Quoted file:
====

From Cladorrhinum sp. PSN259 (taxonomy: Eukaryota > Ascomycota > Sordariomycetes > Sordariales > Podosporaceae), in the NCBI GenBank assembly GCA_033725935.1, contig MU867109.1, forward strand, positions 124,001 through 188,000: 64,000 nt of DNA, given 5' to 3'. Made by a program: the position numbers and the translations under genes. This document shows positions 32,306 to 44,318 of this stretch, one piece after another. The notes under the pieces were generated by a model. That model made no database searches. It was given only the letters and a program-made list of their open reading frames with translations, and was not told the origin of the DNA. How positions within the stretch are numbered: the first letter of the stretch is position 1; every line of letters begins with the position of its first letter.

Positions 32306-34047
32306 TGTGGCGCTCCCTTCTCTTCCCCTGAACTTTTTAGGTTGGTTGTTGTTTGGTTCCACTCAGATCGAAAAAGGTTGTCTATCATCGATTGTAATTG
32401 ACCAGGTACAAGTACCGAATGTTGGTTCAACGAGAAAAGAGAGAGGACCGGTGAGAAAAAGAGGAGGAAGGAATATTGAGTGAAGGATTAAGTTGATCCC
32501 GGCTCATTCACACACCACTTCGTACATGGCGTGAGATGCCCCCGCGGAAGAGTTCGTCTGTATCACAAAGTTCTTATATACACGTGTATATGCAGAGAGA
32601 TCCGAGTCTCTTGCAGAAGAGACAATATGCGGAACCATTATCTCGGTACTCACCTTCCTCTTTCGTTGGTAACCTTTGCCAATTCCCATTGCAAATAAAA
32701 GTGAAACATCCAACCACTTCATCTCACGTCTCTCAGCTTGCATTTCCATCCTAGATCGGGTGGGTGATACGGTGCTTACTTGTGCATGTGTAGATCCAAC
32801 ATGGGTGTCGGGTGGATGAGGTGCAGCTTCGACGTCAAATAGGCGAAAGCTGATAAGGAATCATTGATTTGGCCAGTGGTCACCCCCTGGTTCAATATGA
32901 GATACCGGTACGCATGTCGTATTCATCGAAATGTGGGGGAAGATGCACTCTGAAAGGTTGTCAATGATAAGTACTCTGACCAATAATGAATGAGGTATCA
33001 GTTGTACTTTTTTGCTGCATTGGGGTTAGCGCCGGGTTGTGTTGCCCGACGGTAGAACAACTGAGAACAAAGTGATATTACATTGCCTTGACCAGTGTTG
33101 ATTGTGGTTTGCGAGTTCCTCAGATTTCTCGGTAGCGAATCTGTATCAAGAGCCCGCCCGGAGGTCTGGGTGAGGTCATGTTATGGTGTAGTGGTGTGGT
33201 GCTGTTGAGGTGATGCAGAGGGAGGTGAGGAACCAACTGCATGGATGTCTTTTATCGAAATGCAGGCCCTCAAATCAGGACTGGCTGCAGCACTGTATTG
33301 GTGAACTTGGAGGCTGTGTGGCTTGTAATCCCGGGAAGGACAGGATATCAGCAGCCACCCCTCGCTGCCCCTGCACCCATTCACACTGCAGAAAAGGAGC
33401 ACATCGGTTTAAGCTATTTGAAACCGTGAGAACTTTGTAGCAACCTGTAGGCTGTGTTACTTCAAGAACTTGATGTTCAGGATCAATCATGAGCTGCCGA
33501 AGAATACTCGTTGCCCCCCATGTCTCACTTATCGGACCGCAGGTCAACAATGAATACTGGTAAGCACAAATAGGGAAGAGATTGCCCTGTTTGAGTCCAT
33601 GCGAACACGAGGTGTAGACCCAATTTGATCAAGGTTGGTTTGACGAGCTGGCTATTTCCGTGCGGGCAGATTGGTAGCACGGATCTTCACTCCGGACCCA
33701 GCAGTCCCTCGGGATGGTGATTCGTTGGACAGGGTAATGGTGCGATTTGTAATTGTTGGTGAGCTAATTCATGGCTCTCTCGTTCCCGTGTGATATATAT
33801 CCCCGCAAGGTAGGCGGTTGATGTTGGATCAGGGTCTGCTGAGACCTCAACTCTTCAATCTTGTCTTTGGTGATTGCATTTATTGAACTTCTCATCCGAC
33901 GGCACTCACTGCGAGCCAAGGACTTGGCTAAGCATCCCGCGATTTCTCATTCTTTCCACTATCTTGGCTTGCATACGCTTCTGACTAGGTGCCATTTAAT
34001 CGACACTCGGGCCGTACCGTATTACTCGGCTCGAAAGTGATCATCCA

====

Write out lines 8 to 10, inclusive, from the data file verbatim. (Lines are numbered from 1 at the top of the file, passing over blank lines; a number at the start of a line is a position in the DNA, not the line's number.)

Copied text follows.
32801 ATGGGTGTCGGGTGGATGAGGTGCAGCTTCGACGTCAAATAGGCGAAAGCTGATAAGGAATCATTGATTTGGCCAGTGGTCACCCCCTGGTTCAATATGA
32901 GATACCGGTACGCATGTCGTATTCATCGAAATGTGGGGGAAGATGCACTCTGAAAGGTTGTCAATGATAAGTACTCTGACCAATAATGAATGAGGTATCA
33001 GTTGTACTTTTTTGCTGCATTGGGGTTAGCGCCGGGTTGTGTTGCCCGACGGTAGAACAACTGAGAACAAAGTGATATTACATTGCCTTGACCAGTGTTG